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ImageSegmentLoader readObject
Last updated at 7:48 pm UTC on 23 May 2018
	| header oop nWords class format |
	header := self readUint32.
	(header bitAnd: HeaderTypeMask) caseOf: {
		[HeaderTypeSizeAndClass] ->
			[nWords := header >> 2. class := self readUint32. header := self readUint32].
		[HeaderTypeClass] ->
			[class := header - 1. header := self readUint32. nWords := header >> 2 bitAnd: 63].
		[HeaderTypeShort] ->
			[nWords := header >> 2 bitAnd: 63. class := header >> 12 bitAnd: 31].
	} otherwise: [self error: 'unexpected free chunk'].
	nWords := nWords - 1.	"nWords includes 1 header word"
	oop := position.
	^[oopMap at: oop ifAbsentPut:
		[format := header >> 8 bitAnd: 15.
		"hash := header >> 17 bitAnd: 4095."
		self allocateObject: format class: class size: nWords]]
			ensure: [position := oop + (nWords * 4)]


Eliot Miranda
Wed, May 23, 2018 at 8:25 PM

There are three header formats, selected by a two bit field, the fourth value identifying free objects, and hence never seen in an image segment. The formats are

HeaderTypeSizeAndClass (0) The header is three words; the first is a size field, the second is the class up, and the third is the header (containing format, GC bits, etc)

HeaderTypeClass (1) The header is two words; the first is the class oop, the second is the header (containing format, GC bits, etc, and in this case a 6 bit word size field)

(HeaderTypeFree (2))

HeaderTypeShort (3): The header is one word, being the header including a 5 bit field (31 bitShift: 12) that is a zero-relative index into an array of 32 possible compact classes that in pre-Spur Squeaks are held in Smalltalk compactClasses. In ImageSegmentLoader they are in CompactClasses, initialized in the class-side initialize method. I would be willing to bet real money that this is the kind of header that is failing, and that the issue is missing compact classes such as MethodProperties.

Layout of header word

Here's the layout of the header word in all three cases (taken from ObjectMemory's class comment in the VMMaker/VMMaker.oscog package):

MSB 3 bits reserved for gc (mark, root, unused)
12 bits object hash (for HashSets) 5 bits compact class index 4 bits object format 6 bits object size in 32-bit words LSB: 2 bits header type (0: 3-word, 1: 2-word, 2: forbidden, 3: 1-word)


Here's the initialization of CompactClasses from

 ImageSegmentLoader class>>initialize:

 CompactClasses := {CompiledMethod. nil. Array. nil.
                    LargePositiveInteger. Float. MethodDictionary. Association.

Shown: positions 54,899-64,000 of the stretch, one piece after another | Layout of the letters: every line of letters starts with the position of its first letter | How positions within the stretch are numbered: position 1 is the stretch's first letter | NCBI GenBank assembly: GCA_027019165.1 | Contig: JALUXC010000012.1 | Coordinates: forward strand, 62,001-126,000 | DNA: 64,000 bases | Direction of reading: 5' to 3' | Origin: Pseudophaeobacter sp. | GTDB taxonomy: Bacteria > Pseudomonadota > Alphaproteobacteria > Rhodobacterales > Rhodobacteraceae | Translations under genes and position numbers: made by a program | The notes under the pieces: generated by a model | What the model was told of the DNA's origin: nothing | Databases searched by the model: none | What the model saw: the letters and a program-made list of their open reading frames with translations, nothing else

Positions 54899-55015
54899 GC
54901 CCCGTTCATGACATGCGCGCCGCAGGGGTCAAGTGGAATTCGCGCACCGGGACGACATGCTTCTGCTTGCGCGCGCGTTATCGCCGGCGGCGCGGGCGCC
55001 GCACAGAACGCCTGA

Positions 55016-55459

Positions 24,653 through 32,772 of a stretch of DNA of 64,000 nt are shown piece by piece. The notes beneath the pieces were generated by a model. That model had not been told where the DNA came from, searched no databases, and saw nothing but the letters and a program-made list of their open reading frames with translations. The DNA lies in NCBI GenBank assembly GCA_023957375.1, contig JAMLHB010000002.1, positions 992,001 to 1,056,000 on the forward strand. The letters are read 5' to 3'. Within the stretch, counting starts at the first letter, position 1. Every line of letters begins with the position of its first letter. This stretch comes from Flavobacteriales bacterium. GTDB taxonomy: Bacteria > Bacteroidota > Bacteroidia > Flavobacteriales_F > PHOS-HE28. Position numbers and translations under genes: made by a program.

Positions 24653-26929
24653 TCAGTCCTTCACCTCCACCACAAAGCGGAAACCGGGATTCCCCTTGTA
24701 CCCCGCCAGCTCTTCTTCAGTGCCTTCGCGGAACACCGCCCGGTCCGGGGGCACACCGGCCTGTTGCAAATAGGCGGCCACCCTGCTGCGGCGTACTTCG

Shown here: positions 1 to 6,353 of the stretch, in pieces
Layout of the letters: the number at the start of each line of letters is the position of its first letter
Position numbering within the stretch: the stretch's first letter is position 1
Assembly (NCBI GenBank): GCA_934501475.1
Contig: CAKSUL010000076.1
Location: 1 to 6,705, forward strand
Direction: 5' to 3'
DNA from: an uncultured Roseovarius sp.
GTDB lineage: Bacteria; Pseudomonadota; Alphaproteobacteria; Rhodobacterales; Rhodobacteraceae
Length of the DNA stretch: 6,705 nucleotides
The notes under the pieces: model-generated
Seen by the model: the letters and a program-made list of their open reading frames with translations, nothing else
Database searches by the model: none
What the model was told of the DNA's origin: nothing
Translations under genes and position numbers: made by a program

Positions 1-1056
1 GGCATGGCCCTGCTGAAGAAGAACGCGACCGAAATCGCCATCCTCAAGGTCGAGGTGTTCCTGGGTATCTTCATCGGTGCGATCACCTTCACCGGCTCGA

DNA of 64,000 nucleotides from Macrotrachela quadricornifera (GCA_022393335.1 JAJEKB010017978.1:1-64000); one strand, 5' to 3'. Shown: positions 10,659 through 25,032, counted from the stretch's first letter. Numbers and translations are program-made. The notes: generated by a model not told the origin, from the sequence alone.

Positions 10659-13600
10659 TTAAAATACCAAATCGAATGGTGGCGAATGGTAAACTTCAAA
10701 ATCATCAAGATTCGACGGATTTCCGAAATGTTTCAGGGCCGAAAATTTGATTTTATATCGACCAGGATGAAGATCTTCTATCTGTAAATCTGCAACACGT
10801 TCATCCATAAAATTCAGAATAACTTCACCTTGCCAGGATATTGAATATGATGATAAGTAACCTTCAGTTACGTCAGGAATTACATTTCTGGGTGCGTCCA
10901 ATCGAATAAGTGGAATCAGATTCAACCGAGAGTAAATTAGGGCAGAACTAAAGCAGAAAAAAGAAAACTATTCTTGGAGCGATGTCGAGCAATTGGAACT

Point. Rectangle. ByteString. nil.
                    nil "was BlockContext; needs special handling". Context. nil. Bitmap. 
                    nil. nil. nil. nil. nil. nil. nil. nil. nil. nil. nil. nil. nil. nil. nil}.

Looking at the V39 sources I can't see an initialization of the compactClassesArray; recreateSpecialObjectsArray simply copies the existing compactClassesArray. Each image can have its own compact classes (Behavior>>becomeCompact). Therefore there has to be a copy of the compact classes array saved in the image segment. I can see traces of this but don't know how the code works. Look for compactClassesArray in the 3.9/3.10 sources and you may be able to find where the compact classes are in an image segment.

Once you've located the compact classes you'll have to decide how to handle the mapping. The most important two things that have changed from 3.10 to Spur are

1. the bytecode set and block implementation; 3.10 used Smalltalk-80 style non-reentrant BlockContexts; as of Cog (4.0? 4.1?) we moved to reentrant BlockClosure, where MethodContext (now Context) is used for block and method activations. There are 6 new byte codes used to implement closures; see the class comment of EncoderForV3PlusClosures

2. 3.10 had an instance of
as the penultimate literal in all methods. As of Cog (but this has nothing to do with the VM) methods either have a selector in the penultimate literal, or an instance of
(if the method has a pragma or properties), hence saving considerable space.

To map from BlockContext to
you'll have to revive the decompiler for pre-closure bytecodes, decompile the block's method, recompile to closure byte codes, and map PCs and temp vars appropriately. This isn't easy in general, but it is possible, at least in theory, and simple blocks may be simple (e.g. blocks that only take arguments). (Think about the problem as you would in understanding how the Debugger maps from a context's pc and temporary variables to its display of the currently executing expression, and the temporary variables and back. At least in 4.0 and/or 4.1 we had the pc/variable mapping system working for both, and we still have remnants of this; see DebuggerMethodMap's two subclasses, DebuggerMethodMapForBlueBookMethods & DebuggerMethodMapForClosureCompiledMethods. You should be able to use these to perform the mapping.

To map from MethodProperties to AdditionalMethodState in a CompiledMethod is essentially trivial. See if the MethodProperties has only a selector and then simply use the selector in place of the MethodProperties. If there are additional properties, create an equivalent AdditionalMethodState, copying across the properties, and use that in place of the MethodProperties.

This is low-level enough that you may want to pair or at least consult with myself or Bert. I was the one who wrought all this change. I apologise for the severe inconvenience, but the current relative performance between Cog and the 3.10 interpreter in part depends on these changes.